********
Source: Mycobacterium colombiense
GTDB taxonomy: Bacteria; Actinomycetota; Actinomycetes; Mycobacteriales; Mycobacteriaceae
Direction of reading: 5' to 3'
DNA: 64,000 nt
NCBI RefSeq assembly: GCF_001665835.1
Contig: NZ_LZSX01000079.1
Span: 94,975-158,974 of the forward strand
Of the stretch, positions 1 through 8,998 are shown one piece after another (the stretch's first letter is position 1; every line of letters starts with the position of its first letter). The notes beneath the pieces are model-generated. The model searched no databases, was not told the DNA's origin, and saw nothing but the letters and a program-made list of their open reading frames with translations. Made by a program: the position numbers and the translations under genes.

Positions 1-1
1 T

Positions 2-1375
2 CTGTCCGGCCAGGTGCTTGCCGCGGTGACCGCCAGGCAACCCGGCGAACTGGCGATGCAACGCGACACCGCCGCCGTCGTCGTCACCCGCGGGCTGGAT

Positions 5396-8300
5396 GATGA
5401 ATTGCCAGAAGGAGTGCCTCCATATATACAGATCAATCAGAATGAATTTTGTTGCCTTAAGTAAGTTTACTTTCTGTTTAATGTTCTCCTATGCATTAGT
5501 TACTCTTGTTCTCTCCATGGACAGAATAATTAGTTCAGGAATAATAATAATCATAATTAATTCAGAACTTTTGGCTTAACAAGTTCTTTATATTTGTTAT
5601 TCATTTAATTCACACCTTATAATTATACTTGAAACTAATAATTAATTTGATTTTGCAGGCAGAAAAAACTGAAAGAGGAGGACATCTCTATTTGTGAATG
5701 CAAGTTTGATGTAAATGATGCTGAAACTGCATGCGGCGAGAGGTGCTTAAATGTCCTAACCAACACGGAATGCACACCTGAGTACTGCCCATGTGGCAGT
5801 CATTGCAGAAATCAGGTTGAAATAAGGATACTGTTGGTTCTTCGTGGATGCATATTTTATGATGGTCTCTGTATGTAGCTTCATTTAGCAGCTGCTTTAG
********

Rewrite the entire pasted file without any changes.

Source: Mycobacterium colombiense
GTDB taxonomy: Bacteria; Actinomycetota; Actinomycetes; Mycobacteriales; Mycobacteriaceae
Direction of reading: 5' to 3'
DNA: 64,000 nt
NCBI RefSeq assembly: GCF_001665835.1
Contig: NZ_LZSX01000079.1
Span: 94,975-158,974 of the forward strand
Of the stretch, positions 1 through 8,998 are shown one piece after another (the stretch's first letter is position 1; every line of letters starts with the position of its first letter). The notes beneath the pieces are model-generated. The model searched no databases, was not told the DNA's origin, and saw nothing but the letters and a program-made list of their open reading frames with translations. Made by a program: the position numbers and the translations under genes.

Positions 1-1
1 T

Positions 2-1375
2 CTGTCCGGCCAGGTGCTTGCCGCGGTGACCGCCAGGCAACCCGGCGAACTGGCGATGCAACGCGACACCGCCGCCGTCGTCGTCACCCGCGGGCTGGAT

Positions 5396-8300
5396 GATGA
5401 ATTGCCAGAAGGAGTGCCTCCATATATACAGATCAATCAGAATGAATTTTGTTGCCTTAAGTAAGTTTACTTTCTGTTTAATGTTCTCCTATGCATTAGT
5501 TACTCTTGTTCTCTCCATGGACAGAATAATTAGTTCAGGAATAATAATAATCATAATTAATTCAGAACTTTTGGCTTAACAAGTTCTTTATATTTGTTAT
5601 TCATTTAATTCACACCTTATAATTATACTTGAAACTAATAATTAATTTGATTTTGCAGGCAGAAAAAACTGAAAGAGGAGGACATCTCTATTTGTGAATG
5701 CAAGTTTGATGTAAATGATGCTGAAACTGCATGCGGCGAGAGGTGCTTAAATGTCCTAACCAACACGGAATGCACACCTGAGTACTGCCCATGTGGCAGT
5801 CATTGCAGAAATCAGGTTGAAATAAGGATACTGTTGGTTCTTCGTGGATGCATATTTTATGATGGTCTCTGTATGTAGCTTCATTTAGCAGCTGCTTTAG